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These are my ten favorite titles released by Criterion. I haven't bought and watched every spine number yet, but these are the best one's I've picked up so far.
For the longest time I wanted to see this film reach home video in a new restoration, and it finally happened with the wonderful Czech New Wave Eclipse Set. The word "fun" has been applied to a lot of films, yet it has never been used more appropriately than to describe Daisies, an anarchic feminine dream which to me provides the thesis for why I love film. When I describe this movie to people I tell them that it's about two hot girls eating food, but somehow it becomes the most awesome thing they'll ever watch. Bring this to me on bluray and I'll be the happiest person in the world.
Early Cronenberg is the best Cronenberg, and never has he done better than Videodrome. This movie feels sleazy, as from its subject matter and the wonderful performance by James Woods, yet Cronenberg shoots it with futuristic zeal and an atmosphere of conspiratorial horror and paranoia. The combination of gruesome body-horror practical effects and the philosophical quandary into the media's affect on free will makes this film timeless and infinitely rewatchable. This is Cronenberg's masterpiece and I absolutely love it.
As is the case with Daises, this movie has a premise which can be described in less than a sentence, but somehow becomes indescribably fantastic. The range of in-camera effects that Obayashi includes pushes this movie far passed the outer reaches of absurdity, and yet he still takes time for stretches of melodrama among the chaos. This movie has been a treat to watch with friends and has thus become a Halloween party classic that will not be replaced any time soon.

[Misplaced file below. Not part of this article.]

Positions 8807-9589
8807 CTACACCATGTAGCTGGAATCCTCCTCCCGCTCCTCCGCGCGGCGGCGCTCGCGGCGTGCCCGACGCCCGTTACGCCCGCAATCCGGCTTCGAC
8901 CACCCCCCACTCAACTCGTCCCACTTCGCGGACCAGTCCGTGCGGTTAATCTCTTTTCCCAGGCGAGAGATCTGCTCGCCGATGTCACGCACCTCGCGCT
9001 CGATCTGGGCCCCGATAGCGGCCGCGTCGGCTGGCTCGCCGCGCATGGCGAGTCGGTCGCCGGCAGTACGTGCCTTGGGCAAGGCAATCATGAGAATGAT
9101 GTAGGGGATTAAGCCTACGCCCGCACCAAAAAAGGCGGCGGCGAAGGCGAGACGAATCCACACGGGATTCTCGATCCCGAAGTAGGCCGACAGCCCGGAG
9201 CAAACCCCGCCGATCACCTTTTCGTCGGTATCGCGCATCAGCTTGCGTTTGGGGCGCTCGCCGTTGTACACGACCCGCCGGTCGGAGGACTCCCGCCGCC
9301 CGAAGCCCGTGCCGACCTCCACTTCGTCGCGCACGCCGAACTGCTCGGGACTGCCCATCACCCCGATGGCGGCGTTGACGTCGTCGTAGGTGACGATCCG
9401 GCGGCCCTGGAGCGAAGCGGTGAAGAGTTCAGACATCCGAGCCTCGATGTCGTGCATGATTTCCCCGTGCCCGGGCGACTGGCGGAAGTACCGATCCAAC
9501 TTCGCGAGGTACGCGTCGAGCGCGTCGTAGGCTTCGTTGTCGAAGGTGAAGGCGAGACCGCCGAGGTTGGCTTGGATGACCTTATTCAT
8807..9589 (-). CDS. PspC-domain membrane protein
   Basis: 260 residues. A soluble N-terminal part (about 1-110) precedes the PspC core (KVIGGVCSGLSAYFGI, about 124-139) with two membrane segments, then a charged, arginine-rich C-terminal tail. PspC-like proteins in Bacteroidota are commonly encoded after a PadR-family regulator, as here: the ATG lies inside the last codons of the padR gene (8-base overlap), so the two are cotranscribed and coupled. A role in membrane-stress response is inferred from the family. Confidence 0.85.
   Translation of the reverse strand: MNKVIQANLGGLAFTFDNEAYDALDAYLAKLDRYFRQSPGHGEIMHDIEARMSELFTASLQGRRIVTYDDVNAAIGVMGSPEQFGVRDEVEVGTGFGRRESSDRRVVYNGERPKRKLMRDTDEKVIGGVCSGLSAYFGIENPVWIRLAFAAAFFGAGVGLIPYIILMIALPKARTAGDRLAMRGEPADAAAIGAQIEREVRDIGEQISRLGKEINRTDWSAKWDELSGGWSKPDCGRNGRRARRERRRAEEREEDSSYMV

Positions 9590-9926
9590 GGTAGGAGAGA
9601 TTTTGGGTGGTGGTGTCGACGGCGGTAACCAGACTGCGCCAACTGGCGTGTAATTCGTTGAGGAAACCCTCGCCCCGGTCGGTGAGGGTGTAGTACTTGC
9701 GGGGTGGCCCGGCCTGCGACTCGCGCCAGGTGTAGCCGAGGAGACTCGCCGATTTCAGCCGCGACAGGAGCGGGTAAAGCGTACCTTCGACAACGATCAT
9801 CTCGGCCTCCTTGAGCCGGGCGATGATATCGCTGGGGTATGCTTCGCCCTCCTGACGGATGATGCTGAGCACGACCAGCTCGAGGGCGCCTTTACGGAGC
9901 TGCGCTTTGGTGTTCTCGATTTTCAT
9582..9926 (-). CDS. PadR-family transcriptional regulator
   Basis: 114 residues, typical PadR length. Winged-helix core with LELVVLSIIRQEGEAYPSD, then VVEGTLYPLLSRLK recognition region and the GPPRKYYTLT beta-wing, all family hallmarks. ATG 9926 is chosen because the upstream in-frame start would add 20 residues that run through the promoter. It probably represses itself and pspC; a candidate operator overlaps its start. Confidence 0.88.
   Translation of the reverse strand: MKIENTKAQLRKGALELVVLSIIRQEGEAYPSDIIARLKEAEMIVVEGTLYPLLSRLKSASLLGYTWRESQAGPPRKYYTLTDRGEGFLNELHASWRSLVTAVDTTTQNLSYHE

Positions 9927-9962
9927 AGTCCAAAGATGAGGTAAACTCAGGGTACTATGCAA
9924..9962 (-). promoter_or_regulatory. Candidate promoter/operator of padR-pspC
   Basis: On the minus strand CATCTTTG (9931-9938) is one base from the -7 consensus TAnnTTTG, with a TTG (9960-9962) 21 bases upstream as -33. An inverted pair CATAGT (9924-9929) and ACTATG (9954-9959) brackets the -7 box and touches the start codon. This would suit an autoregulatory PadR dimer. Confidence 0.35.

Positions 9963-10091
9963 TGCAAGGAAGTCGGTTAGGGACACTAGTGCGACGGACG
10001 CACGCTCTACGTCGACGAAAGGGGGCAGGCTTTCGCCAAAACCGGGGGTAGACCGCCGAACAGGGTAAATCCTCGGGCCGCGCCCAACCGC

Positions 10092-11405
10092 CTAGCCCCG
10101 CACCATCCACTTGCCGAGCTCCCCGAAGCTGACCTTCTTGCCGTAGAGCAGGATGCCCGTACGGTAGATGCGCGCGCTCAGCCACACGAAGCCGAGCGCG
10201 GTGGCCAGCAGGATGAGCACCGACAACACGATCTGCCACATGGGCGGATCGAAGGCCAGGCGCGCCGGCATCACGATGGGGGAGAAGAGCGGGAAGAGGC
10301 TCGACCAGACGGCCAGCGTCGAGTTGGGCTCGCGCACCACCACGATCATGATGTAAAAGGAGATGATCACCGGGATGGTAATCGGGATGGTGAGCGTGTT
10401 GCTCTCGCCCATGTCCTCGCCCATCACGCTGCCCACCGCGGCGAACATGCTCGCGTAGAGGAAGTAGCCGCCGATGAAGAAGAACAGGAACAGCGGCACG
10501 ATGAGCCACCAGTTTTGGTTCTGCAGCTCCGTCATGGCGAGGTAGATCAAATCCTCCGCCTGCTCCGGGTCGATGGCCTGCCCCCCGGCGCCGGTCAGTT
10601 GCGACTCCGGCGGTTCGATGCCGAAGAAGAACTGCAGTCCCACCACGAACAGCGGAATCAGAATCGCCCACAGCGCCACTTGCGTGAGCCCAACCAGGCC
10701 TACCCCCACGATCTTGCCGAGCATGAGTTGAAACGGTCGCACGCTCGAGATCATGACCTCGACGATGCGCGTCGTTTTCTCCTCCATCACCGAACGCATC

Tarkovsky's first major film (not including The Steamroller and the Violin) is an accomplishment of youthful talent and daring. Perhaps containing the most pathos of all his films, Ivan' s Childhood stands out from the rest of Tarkovsky's oeuvre due to its detailed and careful depiction of its main character and how the character influences the setting and people around him. This is a perfectly composed film from one of the most philosophical directors of all time, making it a definitive favorite in my collection.
I love Godard because of how blatantly he embraces his theft from other films, and I feel that he did it in no film better than Pierrot le Fou. This movie just pops from the screen; a Roy Lichtenstein painting bursting onto celluloid. I can't think of any other film in the Collection that has colour as exuberant as this, and to me this is a film that I could watch on mute and still enjoy every bit as much. Not to mention that Anna Karina and Jean-Paul Belmondo are at their absolute best in this movie and make the perfect post-modernist Bonnie & Clyde.
This is the greatest action movie of all time and nobody will ever convince me otherwise.
This is the film that introduced me to the Criterion Collection, so couldn't just leave it off of my top 10. This movie did found-footage unlike any other film before or after it, and the found-footage trope is one of my favorite hooks in modern cinema. Man Bites Dog grabs the viewer by the balls and turns them from casual observer into active participant. The real genius of this film comes from the sympathy it draws towards the main character, despite his occupation as a career-serial killer, which makes it all the more powerful to see him and the crew disembowel a couple in their home. This is my favorite found-footage film since Cannibal Holocaust.
This is my favorite film by Luis Bunuel, and to me it operates as one of his more straight-forward surrealist films. This movie perfectly captures the reality of a dream, and the final portion of the film provides some of my favorite cinematic imagery. This movie is so weird, I love it.
This is probably my favorite comedy in the Collection, and damn do I ever hurt myself laughing while I watch this dark satire about seventies America. This movie perfectly encapsulates my sense of humor; the scenes of the couple's multiple clients, especially the Nazi, expressing the tops of comedy for me -- and every punchline is a frying pan to the back of the head, so what's not to love?
For me Salo has operated as the perfect date movie. Only could the meeting of de Sade and Pasolini provide me with the opportunity to horrify girls with something more than the typical slasher/ghost thriller. For me this film operates as a rather tame introduction to some of the bizarre movies I'm drawn towards, and if a girl can handle the coprophagia and torture then I know I've got a keeper.